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A Quarterly Journal
Jeffrey Woodward, Founder & General Editor
Volume 7, Number 3, September 2013


Steve Andrews
Sun Prairie, Wisconsin, USA

London 1942

They'd come in, him in his uniform, and sit in that booth in the corner. The order would always be the same: two teas, sugar, no lemon. He'd laugh and joke, and sometimes she'd cry, as they'd sit in the dim light and sip until it was time for us to close. Then, as a special nightcap, they'd order a third tea. Just one. Before either of them drank, he'd take the wooden napkin ring, put it on her finger and, holding hands, they'd share that last cup. She'd cherish the ring as he paid the check and before she stood up, she'd slip it from her finger and put it back in its place.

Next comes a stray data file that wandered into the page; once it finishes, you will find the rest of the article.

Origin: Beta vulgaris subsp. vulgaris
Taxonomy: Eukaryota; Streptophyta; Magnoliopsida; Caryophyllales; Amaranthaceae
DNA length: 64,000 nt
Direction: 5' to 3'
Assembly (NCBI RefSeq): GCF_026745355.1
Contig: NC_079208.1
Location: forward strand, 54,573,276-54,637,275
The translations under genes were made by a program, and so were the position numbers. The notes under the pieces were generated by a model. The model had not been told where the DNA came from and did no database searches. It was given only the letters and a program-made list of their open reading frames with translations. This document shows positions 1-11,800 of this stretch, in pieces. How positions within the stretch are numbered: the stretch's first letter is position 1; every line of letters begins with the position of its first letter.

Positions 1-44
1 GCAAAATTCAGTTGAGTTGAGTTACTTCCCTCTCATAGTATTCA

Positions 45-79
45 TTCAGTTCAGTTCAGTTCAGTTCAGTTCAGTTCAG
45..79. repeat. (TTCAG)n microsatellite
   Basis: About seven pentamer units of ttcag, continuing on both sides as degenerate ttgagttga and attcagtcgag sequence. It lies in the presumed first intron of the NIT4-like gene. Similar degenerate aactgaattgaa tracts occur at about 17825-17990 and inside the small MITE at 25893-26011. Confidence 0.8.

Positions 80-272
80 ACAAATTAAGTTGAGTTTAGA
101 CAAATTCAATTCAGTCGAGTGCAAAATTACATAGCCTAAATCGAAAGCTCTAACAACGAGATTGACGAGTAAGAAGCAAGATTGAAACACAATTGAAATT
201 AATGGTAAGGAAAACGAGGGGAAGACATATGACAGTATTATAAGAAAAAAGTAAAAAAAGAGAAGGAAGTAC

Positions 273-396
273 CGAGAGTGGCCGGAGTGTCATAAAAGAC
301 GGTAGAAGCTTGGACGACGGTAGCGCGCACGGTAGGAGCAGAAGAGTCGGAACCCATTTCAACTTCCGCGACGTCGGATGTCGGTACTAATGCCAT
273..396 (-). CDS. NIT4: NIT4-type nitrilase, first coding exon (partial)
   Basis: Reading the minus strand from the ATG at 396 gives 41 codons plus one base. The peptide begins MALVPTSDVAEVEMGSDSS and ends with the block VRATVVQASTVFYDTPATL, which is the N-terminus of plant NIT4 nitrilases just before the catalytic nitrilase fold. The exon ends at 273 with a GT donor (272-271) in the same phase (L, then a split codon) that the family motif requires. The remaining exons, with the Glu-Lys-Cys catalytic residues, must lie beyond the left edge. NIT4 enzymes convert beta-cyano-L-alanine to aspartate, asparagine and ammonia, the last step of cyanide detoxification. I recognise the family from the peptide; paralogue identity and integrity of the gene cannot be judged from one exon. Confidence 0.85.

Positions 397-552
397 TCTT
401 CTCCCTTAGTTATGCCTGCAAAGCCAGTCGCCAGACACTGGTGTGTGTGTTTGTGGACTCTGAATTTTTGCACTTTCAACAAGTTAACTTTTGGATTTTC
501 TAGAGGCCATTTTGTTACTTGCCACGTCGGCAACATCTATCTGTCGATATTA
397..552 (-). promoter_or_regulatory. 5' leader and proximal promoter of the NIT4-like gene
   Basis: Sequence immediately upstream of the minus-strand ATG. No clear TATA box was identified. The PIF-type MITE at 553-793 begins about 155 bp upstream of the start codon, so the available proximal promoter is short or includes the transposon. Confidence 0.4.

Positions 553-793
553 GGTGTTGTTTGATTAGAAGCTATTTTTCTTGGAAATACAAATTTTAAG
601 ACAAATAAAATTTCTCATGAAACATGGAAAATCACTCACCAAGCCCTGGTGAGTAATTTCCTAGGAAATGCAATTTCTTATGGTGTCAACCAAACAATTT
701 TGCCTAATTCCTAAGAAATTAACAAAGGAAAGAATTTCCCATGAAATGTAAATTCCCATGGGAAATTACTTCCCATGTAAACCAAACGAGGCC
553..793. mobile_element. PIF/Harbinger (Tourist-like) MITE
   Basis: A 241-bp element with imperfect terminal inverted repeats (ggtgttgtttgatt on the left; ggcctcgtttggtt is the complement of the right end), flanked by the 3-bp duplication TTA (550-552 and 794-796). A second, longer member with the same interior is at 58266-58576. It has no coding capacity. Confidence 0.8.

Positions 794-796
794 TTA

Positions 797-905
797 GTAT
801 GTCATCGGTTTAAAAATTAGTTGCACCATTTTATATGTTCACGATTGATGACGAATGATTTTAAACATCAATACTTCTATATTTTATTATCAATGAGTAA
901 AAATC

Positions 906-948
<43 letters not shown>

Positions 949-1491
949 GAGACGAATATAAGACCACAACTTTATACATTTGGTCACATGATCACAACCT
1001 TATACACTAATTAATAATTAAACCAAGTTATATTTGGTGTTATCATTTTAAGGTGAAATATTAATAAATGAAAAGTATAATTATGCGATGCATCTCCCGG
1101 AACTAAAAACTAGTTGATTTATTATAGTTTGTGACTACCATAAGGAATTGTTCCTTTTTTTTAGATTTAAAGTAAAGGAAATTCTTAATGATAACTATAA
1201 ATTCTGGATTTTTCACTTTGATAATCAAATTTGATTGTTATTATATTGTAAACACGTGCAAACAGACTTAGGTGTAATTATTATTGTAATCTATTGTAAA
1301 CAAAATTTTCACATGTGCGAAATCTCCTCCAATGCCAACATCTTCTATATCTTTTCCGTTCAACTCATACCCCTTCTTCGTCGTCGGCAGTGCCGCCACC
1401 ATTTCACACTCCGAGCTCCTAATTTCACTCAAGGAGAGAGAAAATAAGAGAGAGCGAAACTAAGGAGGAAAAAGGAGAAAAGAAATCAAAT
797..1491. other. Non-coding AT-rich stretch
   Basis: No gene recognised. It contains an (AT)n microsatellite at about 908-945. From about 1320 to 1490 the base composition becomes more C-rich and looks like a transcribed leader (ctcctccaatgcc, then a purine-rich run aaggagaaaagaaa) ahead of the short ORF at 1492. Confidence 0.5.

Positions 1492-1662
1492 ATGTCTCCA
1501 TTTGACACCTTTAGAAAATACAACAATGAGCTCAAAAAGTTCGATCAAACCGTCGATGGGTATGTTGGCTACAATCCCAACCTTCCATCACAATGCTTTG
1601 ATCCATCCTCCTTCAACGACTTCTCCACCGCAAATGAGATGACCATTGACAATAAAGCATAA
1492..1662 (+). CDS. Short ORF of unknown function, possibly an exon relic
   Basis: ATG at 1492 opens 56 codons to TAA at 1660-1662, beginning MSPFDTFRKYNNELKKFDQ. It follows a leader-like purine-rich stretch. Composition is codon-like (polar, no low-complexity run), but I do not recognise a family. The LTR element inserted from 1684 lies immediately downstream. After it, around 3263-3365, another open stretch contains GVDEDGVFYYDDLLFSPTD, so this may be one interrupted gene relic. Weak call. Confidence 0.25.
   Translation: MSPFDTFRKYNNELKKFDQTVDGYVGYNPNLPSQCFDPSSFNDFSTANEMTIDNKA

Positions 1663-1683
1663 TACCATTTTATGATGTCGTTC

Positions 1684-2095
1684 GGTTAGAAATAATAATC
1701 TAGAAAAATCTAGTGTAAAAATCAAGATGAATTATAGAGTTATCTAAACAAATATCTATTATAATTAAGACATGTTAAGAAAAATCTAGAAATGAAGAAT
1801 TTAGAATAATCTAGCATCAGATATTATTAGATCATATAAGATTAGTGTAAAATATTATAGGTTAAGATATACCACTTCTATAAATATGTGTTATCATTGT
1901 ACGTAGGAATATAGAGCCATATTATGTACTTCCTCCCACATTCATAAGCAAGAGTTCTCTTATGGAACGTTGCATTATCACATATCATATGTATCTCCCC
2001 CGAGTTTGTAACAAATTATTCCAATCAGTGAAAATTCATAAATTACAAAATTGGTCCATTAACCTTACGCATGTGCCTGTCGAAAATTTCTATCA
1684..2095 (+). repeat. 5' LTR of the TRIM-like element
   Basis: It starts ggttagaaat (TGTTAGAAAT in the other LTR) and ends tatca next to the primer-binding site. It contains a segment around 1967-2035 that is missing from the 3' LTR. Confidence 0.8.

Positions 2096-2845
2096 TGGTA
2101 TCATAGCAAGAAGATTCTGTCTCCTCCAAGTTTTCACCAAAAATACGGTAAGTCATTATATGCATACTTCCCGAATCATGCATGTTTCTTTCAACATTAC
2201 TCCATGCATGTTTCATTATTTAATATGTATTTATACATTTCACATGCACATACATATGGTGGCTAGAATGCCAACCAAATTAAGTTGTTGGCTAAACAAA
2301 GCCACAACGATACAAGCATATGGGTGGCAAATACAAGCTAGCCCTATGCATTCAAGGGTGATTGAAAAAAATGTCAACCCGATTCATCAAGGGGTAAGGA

They went on like that for weeks until last night when she came in alone. When I went to take her order, she sat staring straight ahead, her hand clutching a folded copy of the London Times. The headline told of another crippled bomber that had tried to make it back over the channel. Plane lost. Crew feared dead.

She broke from her daze and looked up: one tea, sugar, no lemon. Finishing the first cup as she had every night before, she ordered a second: half full, no more. Looking down at the ring with tears in her eyes, she slowly emptied the half cup. And then, the clock chiming our closing hour, she touched the ring as though to say farewell, rose from her seat and quickly walked out the door.

five year-old bride
her mother's high heels
a dandelion bouquet



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